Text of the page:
The competing risks model was forced to include the same variables as the model for overall time to treatment failure results (table 3). All four variables are significant in the model for treatment failure because of inadequate seizure control. Patients taking non-SANAD AEDs were more likely to have treatment failure than treatment naive patients and compared with patients with a normal EEG result, patients with an epileptiform EEG result had a higher rate of treatment failure because of inadequate seizure control. Similarly, compared with patients on valproate, patients on lamotrigine and topiramate had a higher rate of treatment failure due to inadequate seizure control. Treatment failure was also more likely in patients with absence seizures only, or patients with myoclonic or absence seizures with tonic-clonic seizures, than in patients with generalised tonic-clonic seizures only. Treatment history and treatment were significant for time to treatment failure because of unacceptable adverse events (table 3). Patients on topiramate were more likely to have a treatment failure due to unacceptable adverse events than patients on valproate and patients with seizures after remission were also more likely to have a treatment failure than treatment naive patients.
What have we found?
We have shown that numerous clinical factors influence treatment outcome. For time to 12-month remission, the multivariable model included first degree relative with epilepsy, age at randomisation, neurological insult, number of tonic-clonic seizures before randomisation, seizure type and treatment. The model for time to 24month remission was similar and also included febrile seizure history. This study allowed the assessment of prognosis in a subgroup of patients who were unclassified at the point in time that treatment was started; a group for whom prognosis has not previously been estimated in this way, despite being a relatively common clinical scenario. While some of these unclassified patients will have had their epilepsy reclassified during follow-up, it is important to emphasise that these additional data should not be used in a prognostic model that is attempting to inform likely prognosis at a point in time when those data are not available. Interestingly, compared with patients with generalised tonic-clonic seizures, patients with unclassified tonic-clonic seizures had the same 24-month remission rate, but a lower but not statistically significant 12-month remission.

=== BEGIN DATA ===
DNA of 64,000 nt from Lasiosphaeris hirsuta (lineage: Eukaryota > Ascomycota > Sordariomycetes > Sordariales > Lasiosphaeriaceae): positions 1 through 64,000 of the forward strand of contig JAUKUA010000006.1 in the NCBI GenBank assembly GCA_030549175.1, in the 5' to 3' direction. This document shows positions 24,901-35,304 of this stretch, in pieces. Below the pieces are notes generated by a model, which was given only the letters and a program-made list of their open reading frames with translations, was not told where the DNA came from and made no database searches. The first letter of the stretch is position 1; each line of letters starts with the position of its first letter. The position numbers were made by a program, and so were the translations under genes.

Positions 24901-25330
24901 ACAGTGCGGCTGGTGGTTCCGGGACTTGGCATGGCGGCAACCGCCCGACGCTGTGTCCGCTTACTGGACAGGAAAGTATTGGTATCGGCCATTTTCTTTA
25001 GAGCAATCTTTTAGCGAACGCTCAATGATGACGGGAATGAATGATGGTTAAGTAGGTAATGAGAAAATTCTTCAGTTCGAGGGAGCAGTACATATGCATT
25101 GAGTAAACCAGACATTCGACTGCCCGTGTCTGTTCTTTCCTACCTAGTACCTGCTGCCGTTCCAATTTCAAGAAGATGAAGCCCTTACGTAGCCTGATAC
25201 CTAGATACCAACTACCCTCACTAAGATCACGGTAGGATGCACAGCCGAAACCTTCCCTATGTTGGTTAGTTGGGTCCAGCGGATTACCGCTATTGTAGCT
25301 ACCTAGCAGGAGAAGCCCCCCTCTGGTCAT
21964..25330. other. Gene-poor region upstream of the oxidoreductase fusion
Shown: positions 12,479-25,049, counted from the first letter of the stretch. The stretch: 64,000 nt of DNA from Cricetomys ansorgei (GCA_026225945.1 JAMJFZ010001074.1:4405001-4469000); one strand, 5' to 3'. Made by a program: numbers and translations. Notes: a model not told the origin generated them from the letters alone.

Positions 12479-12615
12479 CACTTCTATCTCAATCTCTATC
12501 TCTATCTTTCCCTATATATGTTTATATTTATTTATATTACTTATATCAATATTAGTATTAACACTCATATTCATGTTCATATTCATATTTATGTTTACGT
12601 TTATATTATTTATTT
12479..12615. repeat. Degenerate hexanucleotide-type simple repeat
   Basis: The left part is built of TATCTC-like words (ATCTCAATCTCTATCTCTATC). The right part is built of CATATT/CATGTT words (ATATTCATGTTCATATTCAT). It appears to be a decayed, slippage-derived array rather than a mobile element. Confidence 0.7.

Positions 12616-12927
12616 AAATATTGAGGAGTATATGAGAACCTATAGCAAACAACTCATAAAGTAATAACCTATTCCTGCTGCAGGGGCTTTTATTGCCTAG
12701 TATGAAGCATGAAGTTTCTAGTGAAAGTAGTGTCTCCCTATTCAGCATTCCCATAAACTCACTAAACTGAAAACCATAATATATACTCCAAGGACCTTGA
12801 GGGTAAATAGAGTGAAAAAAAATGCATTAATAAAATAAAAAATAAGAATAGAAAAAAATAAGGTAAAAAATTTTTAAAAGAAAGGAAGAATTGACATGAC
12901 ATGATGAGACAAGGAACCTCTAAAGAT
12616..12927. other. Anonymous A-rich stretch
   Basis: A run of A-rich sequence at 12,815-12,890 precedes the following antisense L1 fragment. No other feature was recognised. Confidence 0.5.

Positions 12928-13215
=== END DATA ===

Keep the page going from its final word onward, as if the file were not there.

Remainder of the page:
Our model for time to 12-month remission has a number of similarities to the prognostic model for SANAD A. The SANAD A multivariable model focused upon focal epilepsy and included variables for sex, CT/MRI scan result, treatment history, age, time from first seizure to randomisation, neurological insult, total number of seizures before randomisation, focal epilepsy site of onset and treatment. Of these, age, neurological insult, number of seizures and treatment were in common with the SANAD B model presented in this paper. The SANAD A model did not identify first degree relative as a significant factor, which is not surprising given that the generalised epilepsies are primarily genetic in aetiology, are more likely in a first degree relative, and severity of the epilepsy and hence treatment response is likely to be determined at least in part by the causal variant. The multivariable model also allows estimation of the probability of 12-month remission for patients with differing combinations of risk factors. Examples are given in figure 2 while estimates for time to 24month remission for combinations of risk factors can be seen in figure 3. While these data illustrate a higher remission rate in those allocated to initiate treatment valproate compared with lamotrigine or topiramate, the treatment effects are small. Conversely, the data show a larger effect on outcome for the clinical covariates seizure type and first degree relative with epilepsy.
It is important to emphasise that the outcome 12- or 24-month remission does not necessarily imply treatment response. We remain uncertain as to the natural history of untreated epilepsy such that in clinical practice, as in this study, for any particular patient we are unable to state with certainty that any remission is treatment induced. This is particularly so for patients with a low seizure rate prior to starting treatment for whom a long period of observation may be required to be certain of complete seizure remission. It is not surprising therefore that patients with fewer tonic-clonic seizures prior to starting treatment were more likely to achieve a 12- or 24-month remission.
For time to overall treatment failure, the best fitting multivariable model included treatment history, age at randomisation, time from first seizure to starting treatment, EEG result and treatment (table 3). Competing risks analyses provided further detail about the relationship between these factors and treatment failure. Again, the results are similar to the SANAD A model, although this model included number of seizure before randomisation rather than time from first seizure.
Strengths and weaknesses